Although French cooking traditionally calls for lots of butter, cream and wine, Matt applies a healthy twist to his food preparation, such as offering salads with quinoa, farrow and black barley. His exposed kitchen allows customers to literally see the freshness of his produce and other ingredients.
In the winter, Nora Jean’ is closed on Mondays; in the summer, the restaurant closes on Mondays and Tuesdays. Matt begins his day at 2 a.m. and gets to the restaurant by 2:30 or 3:00 a.m. to bake the bread and pastries and cook bacon and potatoes so they’re ready when the breakfast crowd begins arriving at 6 a.m.
Matt only serves breakfast and lunch, but it takes him until 5 p.m. to get the kitchen ready for the next morning and to catch up on food orders and paperwork. He goes to bed around 8 p.m. before waking up at 2 a.m. to start all over again.
“Nora Jean’s was going to be a grab-and-go place,” Matt says about its opening. “We only had two tables with seating and quickly learned people wanted to sit and eat.”
Matt added tables and hired more people, one of the first signs that he would adapt his restaurant to meet the needs of his customers, ensuring his success.
“Because we thought customers would take their food with them, we started with only a few plates, most of which were disposable,” Matt says. “Soon I had to buy real plates. I started small because we only had the TurboChef.”
Within three months of opening, Matt bought a stove and began to make quiches, breakfast sandwiches and eggs cooked in muffin tins. He allowed the restaurant to grow organically, investing in equipment as needed and not before.
Matt set a target revenue for his first year in business and he hit it!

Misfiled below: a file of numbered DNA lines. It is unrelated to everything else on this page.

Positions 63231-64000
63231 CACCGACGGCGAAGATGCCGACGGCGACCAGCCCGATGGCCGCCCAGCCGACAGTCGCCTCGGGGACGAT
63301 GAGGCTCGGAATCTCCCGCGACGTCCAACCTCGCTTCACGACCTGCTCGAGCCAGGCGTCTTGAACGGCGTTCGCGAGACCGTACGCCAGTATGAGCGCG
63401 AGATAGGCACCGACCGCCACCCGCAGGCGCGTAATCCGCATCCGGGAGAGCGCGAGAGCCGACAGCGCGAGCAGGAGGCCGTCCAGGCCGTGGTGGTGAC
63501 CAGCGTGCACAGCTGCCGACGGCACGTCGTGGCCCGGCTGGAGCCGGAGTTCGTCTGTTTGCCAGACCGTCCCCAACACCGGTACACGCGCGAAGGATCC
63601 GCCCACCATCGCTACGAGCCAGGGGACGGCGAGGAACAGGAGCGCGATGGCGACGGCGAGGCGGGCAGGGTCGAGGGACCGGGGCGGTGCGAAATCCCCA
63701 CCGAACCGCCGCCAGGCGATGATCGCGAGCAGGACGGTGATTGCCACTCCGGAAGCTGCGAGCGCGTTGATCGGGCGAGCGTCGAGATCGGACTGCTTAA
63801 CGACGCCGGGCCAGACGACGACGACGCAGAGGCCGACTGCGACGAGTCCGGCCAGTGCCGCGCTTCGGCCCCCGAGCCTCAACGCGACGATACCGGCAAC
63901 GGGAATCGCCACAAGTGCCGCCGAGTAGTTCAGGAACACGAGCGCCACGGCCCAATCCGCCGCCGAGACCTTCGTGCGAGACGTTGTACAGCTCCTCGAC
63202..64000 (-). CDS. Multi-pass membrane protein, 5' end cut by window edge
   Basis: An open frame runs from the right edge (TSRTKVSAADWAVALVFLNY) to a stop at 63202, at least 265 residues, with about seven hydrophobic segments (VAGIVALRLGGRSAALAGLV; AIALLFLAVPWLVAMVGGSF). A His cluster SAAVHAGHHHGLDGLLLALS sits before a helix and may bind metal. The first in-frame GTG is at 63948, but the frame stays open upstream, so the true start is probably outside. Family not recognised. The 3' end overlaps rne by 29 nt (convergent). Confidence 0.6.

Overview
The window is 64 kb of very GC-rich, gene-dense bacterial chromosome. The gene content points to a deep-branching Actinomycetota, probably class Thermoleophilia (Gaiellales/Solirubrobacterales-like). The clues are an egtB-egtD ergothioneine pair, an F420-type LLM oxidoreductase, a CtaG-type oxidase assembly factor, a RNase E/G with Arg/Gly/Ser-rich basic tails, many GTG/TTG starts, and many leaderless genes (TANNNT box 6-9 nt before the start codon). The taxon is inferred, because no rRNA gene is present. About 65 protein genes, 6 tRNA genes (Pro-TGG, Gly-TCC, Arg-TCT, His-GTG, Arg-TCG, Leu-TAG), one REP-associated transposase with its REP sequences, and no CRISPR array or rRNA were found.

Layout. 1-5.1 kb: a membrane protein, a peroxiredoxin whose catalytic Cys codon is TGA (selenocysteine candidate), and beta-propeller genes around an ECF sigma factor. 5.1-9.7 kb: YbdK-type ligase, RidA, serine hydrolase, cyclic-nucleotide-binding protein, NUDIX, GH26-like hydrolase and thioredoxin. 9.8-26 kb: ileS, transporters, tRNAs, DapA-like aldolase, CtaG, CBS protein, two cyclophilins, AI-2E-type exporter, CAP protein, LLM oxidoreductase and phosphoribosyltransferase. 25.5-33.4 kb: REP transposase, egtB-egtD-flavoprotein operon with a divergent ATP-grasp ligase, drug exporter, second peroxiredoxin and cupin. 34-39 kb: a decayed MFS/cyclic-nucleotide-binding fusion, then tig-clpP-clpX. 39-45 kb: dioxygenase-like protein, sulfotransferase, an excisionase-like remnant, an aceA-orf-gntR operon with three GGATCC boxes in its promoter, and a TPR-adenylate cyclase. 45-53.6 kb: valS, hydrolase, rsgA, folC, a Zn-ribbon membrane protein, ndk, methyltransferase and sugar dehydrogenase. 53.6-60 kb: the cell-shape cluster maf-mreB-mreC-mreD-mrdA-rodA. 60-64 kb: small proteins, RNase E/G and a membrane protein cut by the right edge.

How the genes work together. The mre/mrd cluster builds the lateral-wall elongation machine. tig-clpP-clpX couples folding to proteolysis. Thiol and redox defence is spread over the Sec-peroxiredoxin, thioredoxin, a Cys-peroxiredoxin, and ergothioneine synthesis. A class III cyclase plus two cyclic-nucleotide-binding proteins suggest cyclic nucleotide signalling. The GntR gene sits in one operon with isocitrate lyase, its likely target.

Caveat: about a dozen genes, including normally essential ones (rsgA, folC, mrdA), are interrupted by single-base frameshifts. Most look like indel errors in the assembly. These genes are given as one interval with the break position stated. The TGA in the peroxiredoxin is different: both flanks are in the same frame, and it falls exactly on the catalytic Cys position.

Things haven’t always been easy for Matt. He started working in 1988 at the age of 14 as a dish washer at Pinetop Country Club in Pinetop, Arizona, the first year Swiss Chef Claude Nicolet ran the club’s kitchen. Chef Nicolet had come from the Boulders in Carefree and brought along his well-trained crew. Being young and inexperienced, Matt took ribbing from the crew but he jumped at the chance to enter a seven-year apprenticeship with Nicolet.
“One of my first assignments was to uniformly slice carrots,” Matt says, “and fill a huge eight-inch deep hotel-size pan. Chef inspected the carrot slices and found two that were not uniform, so he threw the entire pan out and made me start over. I didn’t like it too much, until I realized what he was teaching me.”
That hardline approach made Matt into a chef who rarely misses a beat, but who also has a sense of humor and shows kindness to staff and customers. The rigor of his training led to more rigor. Each year, Matt learned and mastered a different aspect of food and kitchen management, including pantry, lunch pantry, grill and sauté.
Matt went to Northern Arizona University to be a physical therapist but instead majored in Hotel/Restaurant Management. During the summers, he worked at the White Mountain Country Club as Food and Beverage manager for two seasons and at Pinewood Country Club in Mund’s Park as sous chef (assistant manager to Chef) for three seasons.
At 25, Matt was the executive Chef at Torreon Golf Club in Showlow, Arizona, for six years and then he worked at Hussaymampa Golf Club in Prescott, Arizona, as sous chef to be near Kelly, his girlfriend at the time (and now his wife).